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Would You Rather Drive a Mercedes or a Kia?

It was one of those afternoons in a sweltering, hot high school classroom. The students were not interested in being there and in all reality, were probably mentally elsewhere. And it was the day when we brought in an insurance entrepreneur/sales professional as a guest speaker to talk about their profession, answer any questions and perhaps provide a career pathway for students. You know the scene and the tough crowd. At this point, you may be contemplating your own nap because this story doesn’t sound that interesting. I promise you – just wait for it.

Our speaker, Chris, got right to it. He focused on how impactful money can be. He asked the students whether they would rather drive a Mercedes or a Kia? As you can guess they all responded that they would definitely rather own and drive a Mercedes. He then told them that is the difference between deciding to pursue (and complete) a college degree or not. Choosing to learn more skills to have a high paying job or choosing not to learn more and being paid less. You can bet that the students were paying full attention at this point.

Now not everyone ends up taking a traditional educational path but what can be learned from Chris is that there certainly is a difference. Another way he showcased how impactful money can be was by questioning students. He asked his first question [without signaling any reward] and the one student that raised their hand and answered correctly was surprised with a $50 gift card! You can bet that for the next question, every hand in the classroom went up. Every student in that class was now wide awake and paying attention, racing to be the first one with their hand raised for a chance at a $50 prize.

After all of the questions were answered, he talked more about his current role as a business owner and insurance executive, he shared his story with the students about how he got to where he is today. He started out with very little and was rough around the edges, just like many of the kids sitting in this room. He knew that he wanted to drive the nice car and figured out how he was going to get there. He also knew that if he hustled hard like the kids did for the $50 gift cards, he would see more opportunities.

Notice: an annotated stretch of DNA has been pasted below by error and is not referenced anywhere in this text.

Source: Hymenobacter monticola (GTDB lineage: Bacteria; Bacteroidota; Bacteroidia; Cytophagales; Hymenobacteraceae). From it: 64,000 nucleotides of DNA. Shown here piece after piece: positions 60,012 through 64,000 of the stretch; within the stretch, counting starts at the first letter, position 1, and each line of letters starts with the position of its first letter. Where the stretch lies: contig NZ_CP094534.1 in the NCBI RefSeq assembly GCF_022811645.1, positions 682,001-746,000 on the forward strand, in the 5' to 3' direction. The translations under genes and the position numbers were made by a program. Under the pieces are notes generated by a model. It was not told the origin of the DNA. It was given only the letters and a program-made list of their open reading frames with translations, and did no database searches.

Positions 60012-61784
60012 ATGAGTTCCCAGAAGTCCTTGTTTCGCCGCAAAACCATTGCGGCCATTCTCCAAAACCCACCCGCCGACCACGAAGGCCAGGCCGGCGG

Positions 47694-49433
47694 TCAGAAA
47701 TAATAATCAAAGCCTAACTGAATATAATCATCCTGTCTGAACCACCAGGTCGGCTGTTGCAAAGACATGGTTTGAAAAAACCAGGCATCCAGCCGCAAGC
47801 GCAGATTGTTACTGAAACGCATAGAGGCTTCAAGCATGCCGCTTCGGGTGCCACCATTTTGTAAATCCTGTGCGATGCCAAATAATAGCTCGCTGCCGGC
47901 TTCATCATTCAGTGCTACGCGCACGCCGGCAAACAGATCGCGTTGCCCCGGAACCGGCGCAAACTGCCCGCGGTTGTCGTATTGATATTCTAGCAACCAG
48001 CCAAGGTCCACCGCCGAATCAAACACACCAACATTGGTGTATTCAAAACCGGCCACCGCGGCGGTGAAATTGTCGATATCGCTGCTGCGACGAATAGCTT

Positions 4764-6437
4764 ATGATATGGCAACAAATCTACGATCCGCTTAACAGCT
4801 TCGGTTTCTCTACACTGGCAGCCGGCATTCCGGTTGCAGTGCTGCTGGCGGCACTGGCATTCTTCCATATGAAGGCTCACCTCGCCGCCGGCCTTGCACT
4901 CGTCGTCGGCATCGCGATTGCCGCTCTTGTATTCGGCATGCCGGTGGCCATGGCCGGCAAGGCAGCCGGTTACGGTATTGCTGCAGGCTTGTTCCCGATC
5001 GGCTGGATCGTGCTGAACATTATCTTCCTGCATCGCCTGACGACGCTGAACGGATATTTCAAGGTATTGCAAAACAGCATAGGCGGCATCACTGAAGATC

Chris was one of the students favorite speakers that year. They remember his story, the experience and how real the experience was. They also wanted to work for him and figure out how they too could drive a Cadillac Escalade like him.

If I were to ask you whether you would rather own a Mercedes or a Kia, my guess is that you would rather roll up in a Mercedes. Never stop learning and always keep hustling, you never know when the rewards will start to surface. Be assured, over time they certainly will.

A Journey to Personal Financial Independence

At Morgan Franklin Fellowship (MFF), we support the concept of financial freedom – by teaching participants how to save by paying themselves first, invest for their future and grow their net worth.

Learning how money works and how to talk about money with others are the first steps towards recognizing an individual’s lifelong financial goals. Our online courses and on-demand learning events are designed to help individuals learn the concepts, rules and vocabulary of money, finance and investing.

Becoming an MFF Fellow  

Our Standards of Financial Literacy program is engaging, full of interesting information, and easy to navigate. Adapted from the National Standards for Financial Literacy developed by the Council for Economic Education (CEE), this robust curriculum features six short lessons on such important topics as earning income, understanding the value of saving and using credit. When completed, this program lays the foundation for becoming an MFF Fellow.

Becoming an MFF Fellow is the ticket to then access additional MFF programs and opportunities for mentoring, networking, internships and real-world opportunities. These are the opportunities which allow MFF Fellows to continue their journey towards personal financial independence.

Learn more at


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